Tag Archives: justice

Is it just to kill animals for meat?

I am most fortunate to be continuing to examine life. Here is a partial transcript of a recent dialogue in which we examined our treatment of animals. To my shame, this is something I never analyzed back in Athens.
— Socrates

SOCRATES: Would a just person cause unnecessary pain?

MARY: No, of course not.

SOCRATES: As you are wise and knowledgeable, can you please tell me, is it true that people can live long healthy lives without eating meat?

MARY: Yes, this is true.

SOCRATES: Must it not follow that eating meat is unnecessary in terms of helping people live long and healthy lives?

MARY: Yes, that follows, Socrates.

SOCRATES: Can we therefore agree that if eating meat is unnecessary in terms of helping people live long and healthy lives, then killing animals for meat is unnecessary.

MARY: That is a reasonable conclusion.

SOCRATES: Now tell me, is it not true that killing animals causes them pain?

MARY: It seems to be true.

SOCRATES: Then it must follow that killing animals causes them unnecessary pain.

MARY: Yes.

SOCRATES: But we have agreed that a just person does not cause unnecessary pain, so it must follow that killing animals for meat is unjust.

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Beauty treatment


By Socrates
Alcibiades once confused the appearance of beauty with real beauty. He was well known for his physical beauty and he surely turned his appearance to his advantage. That was back in Athens. I did my best to help him to see that physical beauty does not guarantee true beauty. I fear my words fell on deaf ears. And it seems that people are still making the same mistake — spending small fortunes on fixing their physical appearance, as if that can make them more beautiful. They are focusing on the wrong thing.

Allow me to present my case in premise / conclusion syllogistic form:

P1. A person has either true beauty or true ugliness

P2. In human affairs, true ugliness is found in doing harm

P3. Having the appearance of beauty does not guarantee the a person will do no harm

C1. Therefore, the appearance of beauty does not guarantee that a person is not truly ugly (from P2, P3)

P4. A just person (i.e. a morally good person) does no harm

C2. Therefore, a just person is not truly ugly (from P2, P4)

C3. Therefore, a just person is truly beautiful (from P1, C2)

C4. Therefore, true beauty is not to be found in in the physical appearance but in moral goodness (from C1, C3)

This, my admirable friends, indicates to me that the path to true beauty is not to be found in adjusting one’s physical appearance through cosmetic enhancements. Rather, the path to true beauty is found in adjusting one’s soul and becoming a morally good and just person.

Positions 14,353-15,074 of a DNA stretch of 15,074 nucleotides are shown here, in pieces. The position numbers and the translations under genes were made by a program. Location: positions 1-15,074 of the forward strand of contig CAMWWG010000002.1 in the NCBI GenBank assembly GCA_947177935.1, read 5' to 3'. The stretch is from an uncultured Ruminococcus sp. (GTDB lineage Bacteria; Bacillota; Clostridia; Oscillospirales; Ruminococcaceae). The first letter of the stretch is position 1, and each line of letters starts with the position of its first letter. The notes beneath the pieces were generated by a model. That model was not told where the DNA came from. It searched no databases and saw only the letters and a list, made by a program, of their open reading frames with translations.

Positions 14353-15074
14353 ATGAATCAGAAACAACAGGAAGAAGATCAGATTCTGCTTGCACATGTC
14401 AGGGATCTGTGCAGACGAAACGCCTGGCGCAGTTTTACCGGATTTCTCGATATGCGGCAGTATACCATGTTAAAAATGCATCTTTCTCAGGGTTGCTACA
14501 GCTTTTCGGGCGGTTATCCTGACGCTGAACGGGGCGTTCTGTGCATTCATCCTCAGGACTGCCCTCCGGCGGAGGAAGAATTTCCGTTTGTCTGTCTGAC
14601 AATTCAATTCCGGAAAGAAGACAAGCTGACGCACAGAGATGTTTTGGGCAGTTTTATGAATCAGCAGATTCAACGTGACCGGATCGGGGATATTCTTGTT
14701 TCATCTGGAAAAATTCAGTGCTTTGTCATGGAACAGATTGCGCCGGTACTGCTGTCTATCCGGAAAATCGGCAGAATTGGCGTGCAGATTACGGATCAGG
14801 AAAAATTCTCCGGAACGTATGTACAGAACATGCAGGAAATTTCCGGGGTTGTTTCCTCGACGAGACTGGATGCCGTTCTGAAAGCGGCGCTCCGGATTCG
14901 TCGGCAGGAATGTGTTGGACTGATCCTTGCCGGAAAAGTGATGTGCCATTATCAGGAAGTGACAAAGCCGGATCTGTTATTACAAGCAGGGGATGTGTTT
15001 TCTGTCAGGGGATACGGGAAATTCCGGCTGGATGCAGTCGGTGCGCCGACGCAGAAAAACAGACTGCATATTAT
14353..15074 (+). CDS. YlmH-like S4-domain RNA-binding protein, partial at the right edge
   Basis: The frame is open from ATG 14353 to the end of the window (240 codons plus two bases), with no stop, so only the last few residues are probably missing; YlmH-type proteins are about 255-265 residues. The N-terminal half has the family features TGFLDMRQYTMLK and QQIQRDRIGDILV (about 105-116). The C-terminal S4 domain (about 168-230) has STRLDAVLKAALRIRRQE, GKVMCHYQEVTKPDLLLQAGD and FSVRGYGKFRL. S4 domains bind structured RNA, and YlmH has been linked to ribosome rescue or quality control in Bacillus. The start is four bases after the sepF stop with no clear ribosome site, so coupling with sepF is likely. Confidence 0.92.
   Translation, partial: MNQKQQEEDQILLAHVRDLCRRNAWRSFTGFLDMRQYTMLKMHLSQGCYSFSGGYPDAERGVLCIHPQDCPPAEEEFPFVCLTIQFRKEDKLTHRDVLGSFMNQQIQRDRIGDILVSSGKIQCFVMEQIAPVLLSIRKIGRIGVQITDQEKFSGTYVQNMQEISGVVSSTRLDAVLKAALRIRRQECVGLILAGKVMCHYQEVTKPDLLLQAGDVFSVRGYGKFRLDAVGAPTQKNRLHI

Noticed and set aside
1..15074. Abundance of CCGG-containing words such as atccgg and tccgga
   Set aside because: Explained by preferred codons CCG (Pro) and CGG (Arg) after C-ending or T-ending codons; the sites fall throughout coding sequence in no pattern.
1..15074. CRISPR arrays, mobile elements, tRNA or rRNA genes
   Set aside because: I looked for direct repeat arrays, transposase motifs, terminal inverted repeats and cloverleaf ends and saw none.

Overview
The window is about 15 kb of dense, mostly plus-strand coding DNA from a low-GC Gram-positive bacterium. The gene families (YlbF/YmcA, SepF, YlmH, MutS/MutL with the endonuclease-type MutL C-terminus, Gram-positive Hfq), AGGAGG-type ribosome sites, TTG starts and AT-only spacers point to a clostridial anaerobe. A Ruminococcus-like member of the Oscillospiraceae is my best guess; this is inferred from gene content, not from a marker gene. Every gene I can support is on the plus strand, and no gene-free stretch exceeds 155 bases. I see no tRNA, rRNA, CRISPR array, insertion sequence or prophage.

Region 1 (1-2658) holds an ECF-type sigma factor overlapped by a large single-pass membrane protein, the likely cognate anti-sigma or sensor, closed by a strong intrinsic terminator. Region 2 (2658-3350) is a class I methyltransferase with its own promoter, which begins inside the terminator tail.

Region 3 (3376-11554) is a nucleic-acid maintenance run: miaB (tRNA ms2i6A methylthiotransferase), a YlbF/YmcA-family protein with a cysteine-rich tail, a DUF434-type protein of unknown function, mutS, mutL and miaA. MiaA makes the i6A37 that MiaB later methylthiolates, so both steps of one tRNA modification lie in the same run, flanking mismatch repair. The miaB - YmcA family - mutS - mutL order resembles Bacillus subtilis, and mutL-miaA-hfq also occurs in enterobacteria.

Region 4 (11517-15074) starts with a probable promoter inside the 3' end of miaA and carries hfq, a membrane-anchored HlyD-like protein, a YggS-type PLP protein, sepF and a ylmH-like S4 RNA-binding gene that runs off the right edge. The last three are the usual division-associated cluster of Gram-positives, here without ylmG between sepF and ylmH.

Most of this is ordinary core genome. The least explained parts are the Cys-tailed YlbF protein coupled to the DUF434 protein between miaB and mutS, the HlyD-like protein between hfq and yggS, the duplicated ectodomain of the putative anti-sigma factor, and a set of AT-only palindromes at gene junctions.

Now, my readers, you are wise and will no doubt question premise #1. Must it be either / or? Can a person not be partly beautiful and partly ugly? Indeed, this is a worthy question. I have argued elsewhere that a truly just person, and thus a truly beautiful person, does no harm and thus has a total lack of ugliness. However, for clarity we could reword premise #1 to read: A person has either true beauty or true ugliness or a mix of partial beauty and partial ugliness. Conclusion #2 would then be reworded to read: Therefore, a just person is not truly ugly and is not a mix of partial beauty and partial ugliness. The rest of the argument would follow and the conclusion would still be deduced.

My ancient Athenian friends made the mistake of confusing the appearance of beauty with true beauty. It seems that the mistake persists in this twenty first century culture in which I now find myself. By the gods I am committed to helping people see things differently, so I will continue to examine lives and offer reasoned arguments as an alternative to popular thinking.

— Socrates

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Punishment

A Socratic Dialogue
By BRENT SILBY

 

Background

On a sunny Saturday afternoon, Socrates is walking through the streets of Western Heights, a small town in the country of New Zealand. Feeling rather hungry, he decides to visit a café for food and coffee. As he is about to enter, he bumps into his old friend Greg, the owner of the café.

Persons of the dialog

Socrates
Greg

 

Socrates: It is good to see you Greg. It has been too long, my friend.

Greg: Two years I think.

Socrates: I remember last time we talked, you told me about your interest in opening your own café. Did you go ahead with this?

Greg: Yes indeed. This is my place. I have been running this café for nearly a year. It’s been hard work, but I think I’m now on top of things.

Socrates: I hear there are long hours involved in running cafés and other such businesses.

Greg: It is a seven-day a week job.

Socrates: If that is the case, it is no surprise that you say it is hard work. You surely deserve to take some time off. Do you employ staff?

Greg: Yes, I have a few part-time employees.

Socrates: Well, perhaps they can take care of business while you have a day off. You can turn a seven-day a week job into a six-day a week job.

Greg: I wish I could, but I can’t rely on the staff. I have had a bad run with employees. On more than one occasion I have caught them stealing from me.

Socrates: I am sorry to hear that, my friend. To suffer an injustice can be a troubling experience. May I ask, what was your response?

Greg: I sacked them. I was very angry. The legal system didn’t give them nearly the punishment they deserved. People get off lightly these days.

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